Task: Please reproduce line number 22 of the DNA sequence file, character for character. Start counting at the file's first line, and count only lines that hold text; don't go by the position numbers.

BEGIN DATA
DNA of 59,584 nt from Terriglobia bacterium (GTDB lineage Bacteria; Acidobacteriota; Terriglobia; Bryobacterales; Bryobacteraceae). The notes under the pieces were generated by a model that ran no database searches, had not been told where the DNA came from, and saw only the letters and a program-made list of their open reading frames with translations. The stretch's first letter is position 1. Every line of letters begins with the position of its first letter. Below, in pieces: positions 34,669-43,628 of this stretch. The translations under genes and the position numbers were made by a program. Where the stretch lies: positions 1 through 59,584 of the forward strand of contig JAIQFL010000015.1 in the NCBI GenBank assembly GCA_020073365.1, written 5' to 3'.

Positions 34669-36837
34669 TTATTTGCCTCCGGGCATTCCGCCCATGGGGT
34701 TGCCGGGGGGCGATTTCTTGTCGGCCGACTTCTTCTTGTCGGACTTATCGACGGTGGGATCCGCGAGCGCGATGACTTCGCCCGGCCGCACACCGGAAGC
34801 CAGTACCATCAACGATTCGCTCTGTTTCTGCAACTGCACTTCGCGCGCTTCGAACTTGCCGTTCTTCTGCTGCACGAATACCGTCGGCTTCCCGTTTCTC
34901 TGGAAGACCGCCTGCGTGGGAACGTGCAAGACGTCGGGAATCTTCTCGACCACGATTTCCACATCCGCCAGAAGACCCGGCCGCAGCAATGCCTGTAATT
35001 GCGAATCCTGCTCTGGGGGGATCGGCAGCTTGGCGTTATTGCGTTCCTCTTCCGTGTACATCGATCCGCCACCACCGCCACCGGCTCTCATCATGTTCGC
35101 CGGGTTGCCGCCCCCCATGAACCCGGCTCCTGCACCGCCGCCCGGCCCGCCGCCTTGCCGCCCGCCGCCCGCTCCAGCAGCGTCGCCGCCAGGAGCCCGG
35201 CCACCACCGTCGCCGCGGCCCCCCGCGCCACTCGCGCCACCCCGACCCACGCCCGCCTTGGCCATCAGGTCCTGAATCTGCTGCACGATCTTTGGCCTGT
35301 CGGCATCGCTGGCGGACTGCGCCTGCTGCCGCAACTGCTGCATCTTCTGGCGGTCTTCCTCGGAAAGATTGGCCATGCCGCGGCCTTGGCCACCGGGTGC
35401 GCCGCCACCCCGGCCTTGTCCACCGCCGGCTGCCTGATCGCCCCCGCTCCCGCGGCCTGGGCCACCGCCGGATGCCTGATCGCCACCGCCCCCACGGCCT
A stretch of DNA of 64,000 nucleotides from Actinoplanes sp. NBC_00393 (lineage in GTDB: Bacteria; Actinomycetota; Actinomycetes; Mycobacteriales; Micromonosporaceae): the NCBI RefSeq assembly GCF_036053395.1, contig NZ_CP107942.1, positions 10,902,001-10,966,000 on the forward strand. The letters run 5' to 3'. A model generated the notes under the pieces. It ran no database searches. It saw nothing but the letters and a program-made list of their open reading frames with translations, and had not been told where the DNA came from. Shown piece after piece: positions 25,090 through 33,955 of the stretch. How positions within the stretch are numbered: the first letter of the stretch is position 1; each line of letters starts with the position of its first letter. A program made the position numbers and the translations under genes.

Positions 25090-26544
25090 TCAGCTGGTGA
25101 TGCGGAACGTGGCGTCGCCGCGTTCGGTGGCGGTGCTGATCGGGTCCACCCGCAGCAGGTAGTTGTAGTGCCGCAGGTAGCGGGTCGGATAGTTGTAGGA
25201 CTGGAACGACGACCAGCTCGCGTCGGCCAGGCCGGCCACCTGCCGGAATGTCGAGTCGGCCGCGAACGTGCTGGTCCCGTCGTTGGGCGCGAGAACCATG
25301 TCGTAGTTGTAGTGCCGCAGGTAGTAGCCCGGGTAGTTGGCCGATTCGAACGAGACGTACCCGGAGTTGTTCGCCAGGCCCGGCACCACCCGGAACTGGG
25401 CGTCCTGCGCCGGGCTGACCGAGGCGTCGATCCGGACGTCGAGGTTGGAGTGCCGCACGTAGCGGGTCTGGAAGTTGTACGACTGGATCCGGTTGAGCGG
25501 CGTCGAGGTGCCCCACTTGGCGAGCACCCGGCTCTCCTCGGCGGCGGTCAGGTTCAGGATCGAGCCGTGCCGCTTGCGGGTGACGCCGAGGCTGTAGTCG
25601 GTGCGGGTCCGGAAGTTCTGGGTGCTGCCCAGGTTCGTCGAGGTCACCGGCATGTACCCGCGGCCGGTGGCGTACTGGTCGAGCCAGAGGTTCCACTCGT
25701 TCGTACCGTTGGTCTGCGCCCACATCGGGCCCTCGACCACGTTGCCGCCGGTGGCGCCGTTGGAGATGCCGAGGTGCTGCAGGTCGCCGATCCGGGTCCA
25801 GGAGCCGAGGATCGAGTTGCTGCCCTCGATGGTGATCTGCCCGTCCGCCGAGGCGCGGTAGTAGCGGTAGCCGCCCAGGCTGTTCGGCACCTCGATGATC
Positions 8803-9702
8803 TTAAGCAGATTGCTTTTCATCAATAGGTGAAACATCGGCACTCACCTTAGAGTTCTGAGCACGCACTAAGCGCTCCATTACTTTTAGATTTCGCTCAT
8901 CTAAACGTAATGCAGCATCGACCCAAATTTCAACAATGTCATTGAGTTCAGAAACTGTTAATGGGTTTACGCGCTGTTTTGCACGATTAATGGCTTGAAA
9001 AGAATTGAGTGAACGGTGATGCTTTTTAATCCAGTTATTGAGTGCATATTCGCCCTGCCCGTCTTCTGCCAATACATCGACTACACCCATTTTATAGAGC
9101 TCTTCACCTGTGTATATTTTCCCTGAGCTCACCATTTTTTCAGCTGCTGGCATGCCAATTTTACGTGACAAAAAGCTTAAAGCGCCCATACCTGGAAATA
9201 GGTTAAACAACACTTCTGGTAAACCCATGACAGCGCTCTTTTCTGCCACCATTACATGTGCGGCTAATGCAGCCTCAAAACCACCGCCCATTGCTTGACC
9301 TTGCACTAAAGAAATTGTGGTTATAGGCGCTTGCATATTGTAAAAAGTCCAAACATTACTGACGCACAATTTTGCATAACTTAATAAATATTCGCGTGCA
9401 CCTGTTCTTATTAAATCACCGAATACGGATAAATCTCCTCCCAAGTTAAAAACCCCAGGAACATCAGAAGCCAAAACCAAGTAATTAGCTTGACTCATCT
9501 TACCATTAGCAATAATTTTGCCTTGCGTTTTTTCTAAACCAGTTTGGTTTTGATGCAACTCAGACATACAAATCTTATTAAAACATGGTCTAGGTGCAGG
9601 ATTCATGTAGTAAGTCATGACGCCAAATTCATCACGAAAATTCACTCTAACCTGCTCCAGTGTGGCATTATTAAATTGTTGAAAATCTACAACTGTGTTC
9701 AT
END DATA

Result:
25801 GGAGCCGAGGATCGAGTTGCTGCCCTCGATGGTGATCTGCCCGTCCGCCGAGGCGCGGTAGTAGCGGTAGCCGCCCAGGCTGTTCGGCACCTCGATGATC